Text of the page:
Twelve industries discharge wastes to the area's waters.  Welch
Grape Juice Co., Inc., discharges pressing and process wastes and
storage tank wash waters at Brocton and Westfield.  Seneca Westfield
Maid, Inc. and Growers Cooperative Grape Juice Co. discharge  similar
wastes in Westfield.  In Dunkirk, Niagara-Mohawk Power Corporation
discharges heat and flyash; Twin Cities Asphalt Company discharges solids;
Great Lakes Color Printing Company discharges ink and cleaning solutions;
and City Laundry discharges fibrous material and laundry wastes.

Effects of Wastes on Water Quality and Water Uses


     Grape juice processing wastes discharged by four firms in Brocton
cause problems of appearance, odor, and oxygen depletion in their

receiving waters.  Brocton also discharges raw and partially treated
domestic sewage to Slippery Rock Creek.


    The main pollution problem at Dunkirk is that of flyash from the
Niagara-Mohawk power plant.  The flyash is dumped as land fill behind
the plant but is washed into the harbor during rains.  In sections of
the harbor, flyash deposits were as much as two feet deep.

    Dunkirk harbor has problems with algae, especially Cladophora.
Storms break them loose and they are washed onto the beaches of the
area where they decompose, producting a foul odor.  Dunkirk's harbor is
shallow and rooted aquatic weeds and algae grow abundantly, making
boating almost impossible.  Cladophora growths are heavy outside the

    A heavy black slick occurs below Great Lakes Color Printing Company.
Brown Discoloration and suspended solids are found near the Twin Cities
Asphalt Company discharge.  Fiber deposits on the stream bank and a
slight discoloration of the stream can be observed from City Laundry.

    In the summer of 1964, the City of Dunkirk conducted an extensive
study of its two major bathing areas.  Total coliform densities ranged
from 8 to 500,000 organisms per 100 ml.  The mean coliform density
exceeded the recreational objectives of 1,000 organisms per 100 ml for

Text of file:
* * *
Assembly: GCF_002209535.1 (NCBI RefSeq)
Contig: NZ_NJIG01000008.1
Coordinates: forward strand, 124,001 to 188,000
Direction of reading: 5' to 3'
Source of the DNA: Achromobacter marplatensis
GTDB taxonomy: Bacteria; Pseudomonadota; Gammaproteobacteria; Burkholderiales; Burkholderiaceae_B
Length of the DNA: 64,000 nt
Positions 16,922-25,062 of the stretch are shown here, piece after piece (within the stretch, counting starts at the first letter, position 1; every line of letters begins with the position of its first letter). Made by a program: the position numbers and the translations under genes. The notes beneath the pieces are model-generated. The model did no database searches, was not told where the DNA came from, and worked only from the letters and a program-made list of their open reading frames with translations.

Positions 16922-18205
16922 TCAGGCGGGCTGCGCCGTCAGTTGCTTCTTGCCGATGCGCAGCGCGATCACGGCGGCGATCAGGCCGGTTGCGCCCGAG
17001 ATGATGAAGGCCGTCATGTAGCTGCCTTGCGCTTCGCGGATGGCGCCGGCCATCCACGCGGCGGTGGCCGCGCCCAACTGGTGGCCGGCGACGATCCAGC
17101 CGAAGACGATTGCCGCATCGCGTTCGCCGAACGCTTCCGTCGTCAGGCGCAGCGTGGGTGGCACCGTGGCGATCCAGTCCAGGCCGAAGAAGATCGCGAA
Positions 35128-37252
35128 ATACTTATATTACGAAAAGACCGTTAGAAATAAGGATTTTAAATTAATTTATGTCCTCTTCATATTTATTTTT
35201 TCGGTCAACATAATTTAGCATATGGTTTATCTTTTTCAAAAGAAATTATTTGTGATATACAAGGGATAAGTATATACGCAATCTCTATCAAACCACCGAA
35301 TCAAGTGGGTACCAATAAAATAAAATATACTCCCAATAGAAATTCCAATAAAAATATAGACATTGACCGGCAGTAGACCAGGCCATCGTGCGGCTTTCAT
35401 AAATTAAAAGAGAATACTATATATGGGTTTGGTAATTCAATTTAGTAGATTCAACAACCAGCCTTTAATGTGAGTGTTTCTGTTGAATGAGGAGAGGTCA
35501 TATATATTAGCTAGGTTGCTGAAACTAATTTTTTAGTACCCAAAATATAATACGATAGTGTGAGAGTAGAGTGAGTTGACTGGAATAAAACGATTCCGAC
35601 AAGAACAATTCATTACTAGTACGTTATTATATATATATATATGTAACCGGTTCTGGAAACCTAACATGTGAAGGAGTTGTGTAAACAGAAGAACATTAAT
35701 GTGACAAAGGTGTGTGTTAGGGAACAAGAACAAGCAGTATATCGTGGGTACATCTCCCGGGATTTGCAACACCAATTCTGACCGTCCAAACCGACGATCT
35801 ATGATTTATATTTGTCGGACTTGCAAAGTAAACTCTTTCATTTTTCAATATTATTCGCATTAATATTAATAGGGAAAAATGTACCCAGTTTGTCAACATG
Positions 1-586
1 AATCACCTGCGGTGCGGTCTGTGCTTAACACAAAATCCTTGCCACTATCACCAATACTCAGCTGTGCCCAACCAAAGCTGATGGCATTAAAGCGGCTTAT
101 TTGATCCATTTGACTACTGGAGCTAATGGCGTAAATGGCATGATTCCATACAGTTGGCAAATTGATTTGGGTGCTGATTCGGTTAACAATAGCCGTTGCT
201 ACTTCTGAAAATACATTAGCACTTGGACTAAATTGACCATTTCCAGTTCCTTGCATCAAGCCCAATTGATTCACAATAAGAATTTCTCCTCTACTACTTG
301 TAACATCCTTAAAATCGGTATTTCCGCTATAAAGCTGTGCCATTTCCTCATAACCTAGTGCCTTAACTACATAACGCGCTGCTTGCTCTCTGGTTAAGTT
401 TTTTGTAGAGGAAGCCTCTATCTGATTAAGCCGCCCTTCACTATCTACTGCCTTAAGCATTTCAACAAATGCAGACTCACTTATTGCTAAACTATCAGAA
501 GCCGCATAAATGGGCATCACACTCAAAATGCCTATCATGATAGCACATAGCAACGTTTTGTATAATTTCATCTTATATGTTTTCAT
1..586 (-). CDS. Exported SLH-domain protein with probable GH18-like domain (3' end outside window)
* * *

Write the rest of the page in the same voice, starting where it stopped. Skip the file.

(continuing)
34 per cent (Point Gratiot) and 49 per cent (Wright Park) of the time
sampled.  The beaches are now closed for one to ten days after rainfall
or strong winds.

                               Silver Creek

    Walnut Creek and Silver Creek are polluted by raw sewage discharged
from Forestville and Silver Creek and by wastes discharged by the Silver
Creek Preserving Company.  This pollution renders the area unsuitable
for any water contact sports.

Recommended Actions

    The recommendations for pollution abatement set forth in Chapter I,
Part 1 are to be adopted where applicable in the Western New York Basin.
In addition, it is recommended that the following specific actions be

    1.  The following industrial plants take the necessary actions listed:

      Industry                        Necessary Action

Niagara Mohawk Power Company          Keep flyash out of Lake

Silver Creek Preserving Company       BOD reduction

Welch Grape Juice Company, Inc.       BOD reduction

Seneca Westfield Maid, Inc.           BOD reduction

Growers Cooperative Grape Juice Co.   BOD reduction

                                IV - ERIE-NIAGARA
Description of Area

    The portion of the Erie-Niagara Basin that drains to Lake Erie
(Figure IV-L) extends from the head of the Niagara River on the east
through the Cattaraugus Creek watershed on the west.

                              Cities and Industries

    The Erie-Niagara Basin is one of the top 14 manufacturing centers in
the United States.  An abundant water supply, low cost power, excellent